Do you have any particular influences on your music or is there anyone’s music that you admire, either concert or film?

I listen to a lot of music all the time. It depends on the project I’m working on. For example, now I’m working on a string quartet and I’m listening to different kinds of modern string quartets trying to figure out what can influence me and where I can get ideas from. It’s the same with film music. If I’m like on some sort of genre movie, like an action-thriller, I try to find some composers that always inspire me. I can’t listen to every film composer that exists, but there are some names that I really love their work. Trent Reznor, I love his work. I like the work of Johnny Greenwood. There are some other big-name composers that I really admire and I listen to.


American audiences are a little familiar with your music, particularly from the film Barbarian, which was a sleeper hit a couple years ago, even though it wasn’t very mainstream. What did you enjoy about scoring that type of film that left viewers with such a visceral reaction to so many scenes?

First of all, it was a very talented movie. Sometimes I just like when the director sends me a link to watch it. It was creepy as hell, and I really couldn’t finish watching it because I was like, “Oh my God, this is really scary,” but somehow you just watch it. It’s funny, in some moments, the energy is very lively. It always catches my attention when there is such a brilliant, talented work. I have to say, I was a replacement composer for this movie. They reached out to me when it was like three weeks until the dubs start, so it’s like literally two [weeks to compose], right? The whole score in three weeks was a challenge. I kind of like to have this challenge sometimes: “OK, we have three weeks, here we go,” and because it was the director’s big debut movie, he was really hands on, knowing what he wanted. We discussed every sound, every second where music should [start and] stop. It was very intense because, again, he was sitting with me in the studio for almost two weeks out of the three weeks trying to polish stuff.

It was an exciting project. I created a lot of custom-made sounds for it because the director told me that he really loves all kinds of wood blocks. I recorded and collected all kinds of really weird wooden instruments. I pitched them down, I processed them, and I created loops, like pulses and stuff. This is the stuff I really love doing in any score, but particularly, I think in horror movies, it allows you to create all these very interesting creepy sounds outside-of-the-box, versus a drama [score], which uses more conventional instruments and sounds. [Custom sounds are] what I love about working in horror movies.

I love the fact that you’re able to take some of those objects and manipulate them digitally to get just the right sound. That’s something that we couldn’t do 30 years ago.

No, of course, and I think this is the key nowadays, because I try to [create custom sounds] with every movie I’m on. In the beginning I just try to collect the sounds and mostly create them from scratch, where the sounds will then create the soundscape of this movie. Maybe I will still use violin and cello, but in the background, there will be this custom-made sound that creates a uniqueness to the movie. That’s my approach nowadays.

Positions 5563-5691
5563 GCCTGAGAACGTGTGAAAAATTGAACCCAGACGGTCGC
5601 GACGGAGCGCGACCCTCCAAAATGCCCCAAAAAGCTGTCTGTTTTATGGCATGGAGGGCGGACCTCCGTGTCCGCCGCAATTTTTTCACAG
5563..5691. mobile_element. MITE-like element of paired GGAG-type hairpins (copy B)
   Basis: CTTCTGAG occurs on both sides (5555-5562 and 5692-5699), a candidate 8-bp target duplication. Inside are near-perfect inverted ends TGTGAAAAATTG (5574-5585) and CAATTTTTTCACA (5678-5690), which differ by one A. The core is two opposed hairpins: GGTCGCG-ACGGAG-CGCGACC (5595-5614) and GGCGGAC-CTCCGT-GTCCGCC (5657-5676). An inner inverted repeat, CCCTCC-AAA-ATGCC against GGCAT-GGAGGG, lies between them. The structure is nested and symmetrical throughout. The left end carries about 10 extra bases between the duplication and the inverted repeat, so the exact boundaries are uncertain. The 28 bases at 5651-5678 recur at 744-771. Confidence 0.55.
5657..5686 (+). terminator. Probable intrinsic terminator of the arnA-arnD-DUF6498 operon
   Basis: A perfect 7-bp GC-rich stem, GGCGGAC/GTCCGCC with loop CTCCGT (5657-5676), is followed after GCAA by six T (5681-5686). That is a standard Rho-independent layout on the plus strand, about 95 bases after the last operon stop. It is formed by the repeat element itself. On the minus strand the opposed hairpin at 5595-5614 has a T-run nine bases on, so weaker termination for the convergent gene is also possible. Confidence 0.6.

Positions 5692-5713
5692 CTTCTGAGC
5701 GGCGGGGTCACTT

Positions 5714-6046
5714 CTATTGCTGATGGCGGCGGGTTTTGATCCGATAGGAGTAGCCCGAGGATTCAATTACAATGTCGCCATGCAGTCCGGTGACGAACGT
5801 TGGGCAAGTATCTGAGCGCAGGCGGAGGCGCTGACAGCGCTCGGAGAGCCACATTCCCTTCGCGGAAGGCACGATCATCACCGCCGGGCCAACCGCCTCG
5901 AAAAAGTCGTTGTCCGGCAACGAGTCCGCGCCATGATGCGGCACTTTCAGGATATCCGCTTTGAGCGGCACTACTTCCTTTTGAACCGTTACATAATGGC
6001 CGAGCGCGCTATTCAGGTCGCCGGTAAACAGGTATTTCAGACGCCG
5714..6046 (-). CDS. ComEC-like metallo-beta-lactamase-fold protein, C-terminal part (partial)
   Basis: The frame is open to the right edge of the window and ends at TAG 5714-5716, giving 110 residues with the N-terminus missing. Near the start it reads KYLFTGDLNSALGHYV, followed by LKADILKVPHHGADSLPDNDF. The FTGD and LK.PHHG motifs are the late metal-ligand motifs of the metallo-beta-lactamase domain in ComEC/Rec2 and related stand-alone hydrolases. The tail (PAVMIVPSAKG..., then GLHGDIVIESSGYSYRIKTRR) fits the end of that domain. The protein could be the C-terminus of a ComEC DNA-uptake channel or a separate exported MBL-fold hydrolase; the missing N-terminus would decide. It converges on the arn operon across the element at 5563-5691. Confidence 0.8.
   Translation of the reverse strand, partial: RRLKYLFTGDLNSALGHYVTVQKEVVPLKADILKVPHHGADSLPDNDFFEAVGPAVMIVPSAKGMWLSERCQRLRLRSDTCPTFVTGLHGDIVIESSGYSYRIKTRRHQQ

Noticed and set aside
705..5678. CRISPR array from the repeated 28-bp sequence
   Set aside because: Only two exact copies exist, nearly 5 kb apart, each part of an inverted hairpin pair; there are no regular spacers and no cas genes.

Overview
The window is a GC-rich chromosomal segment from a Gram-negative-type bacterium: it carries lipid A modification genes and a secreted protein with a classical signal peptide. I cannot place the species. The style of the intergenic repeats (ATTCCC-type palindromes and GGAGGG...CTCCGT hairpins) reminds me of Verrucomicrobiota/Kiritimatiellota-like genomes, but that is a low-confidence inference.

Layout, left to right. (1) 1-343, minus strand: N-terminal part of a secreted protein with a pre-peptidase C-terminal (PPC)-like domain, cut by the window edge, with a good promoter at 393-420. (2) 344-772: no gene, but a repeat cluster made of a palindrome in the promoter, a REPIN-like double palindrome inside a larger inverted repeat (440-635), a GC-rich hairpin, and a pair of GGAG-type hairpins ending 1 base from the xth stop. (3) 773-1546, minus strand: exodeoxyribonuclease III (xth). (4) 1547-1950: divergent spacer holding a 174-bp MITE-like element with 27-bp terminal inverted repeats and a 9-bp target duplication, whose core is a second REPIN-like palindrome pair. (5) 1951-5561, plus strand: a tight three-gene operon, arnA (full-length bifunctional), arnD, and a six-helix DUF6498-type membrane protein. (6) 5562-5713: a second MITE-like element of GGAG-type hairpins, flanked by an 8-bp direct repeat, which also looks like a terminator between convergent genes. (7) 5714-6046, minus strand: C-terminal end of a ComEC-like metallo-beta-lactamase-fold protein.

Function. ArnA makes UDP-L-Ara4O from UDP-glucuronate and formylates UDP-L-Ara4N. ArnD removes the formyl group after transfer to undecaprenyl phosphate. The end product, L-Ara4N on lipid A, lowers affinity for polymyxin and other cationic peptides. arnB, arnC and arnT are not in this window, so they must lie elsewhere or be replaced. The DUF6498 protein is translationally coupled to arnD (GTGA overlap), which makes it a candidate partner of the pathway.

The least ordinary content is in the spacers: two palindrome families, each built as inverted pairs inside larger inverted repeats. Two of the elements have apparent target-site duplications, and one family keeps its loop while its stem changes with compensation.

The most recent film that you’ve scored that’s been released is The Master and Margarita, which is a Russian film based on the novel by Mikhail Bulgakov. What was your initial reaction to being asked to participate in this film?

I have to say that when [director] Michael [Lockshin] reached out to me about this movie, it was end of spring 2022, so the war [in Ukraine] was already there and I was tremendously shocked and I decided that I wouldn’t work for Russian projects. It’s not that I don’t want Russian projects, but all the projects that they offered me, like comedies and drama stories, it kind of felt like we are to do all these stories while this big tragedy is happening and nobody talks about it or writes about it. When Michael showed me this movie, this was ironically, the only movie I got to score that was really talking about regime repressions and the whole thing that is unfortunately happening now in Russia. I was blown away with this movie then. Of course, this is a Bulgakov story, which is an absolutely iconic piece for Russian culture, and it is a huge challenge because there have been so many attempts to adapt it in film and music and ballet. Schnittke was writing music for one of the adaptations! The whole context of the story and how the story played nowadays [seemed right].

I started working with Michael, but because of our position in the war and everything, the whole project was stuck a very long time in limbo. Nobody knew if it would be released or not because they ended shooting at the end of 2021 and then the war started [in February 2022] and when the movie had to go to post-production, nobody knew how to finish it and approach it. It took us a year and I was always asking Michael, “Is it actually happening?” We had time and I’m glad we did. I had time to figure out the whole construction of the score, and it’s a very big score. It’s almost two hours of music. It’s a lot of different character lines, a lot of themes. I actually created seven different themes for each of the main characters and storylines. During the film, they somehow develop and cross into each other. They’re always building something, so I always felt like Michael and I were building this huge country of music for the project. We recorded [the score] with a big orchestra, chamber orchestra, jazz band, and choir.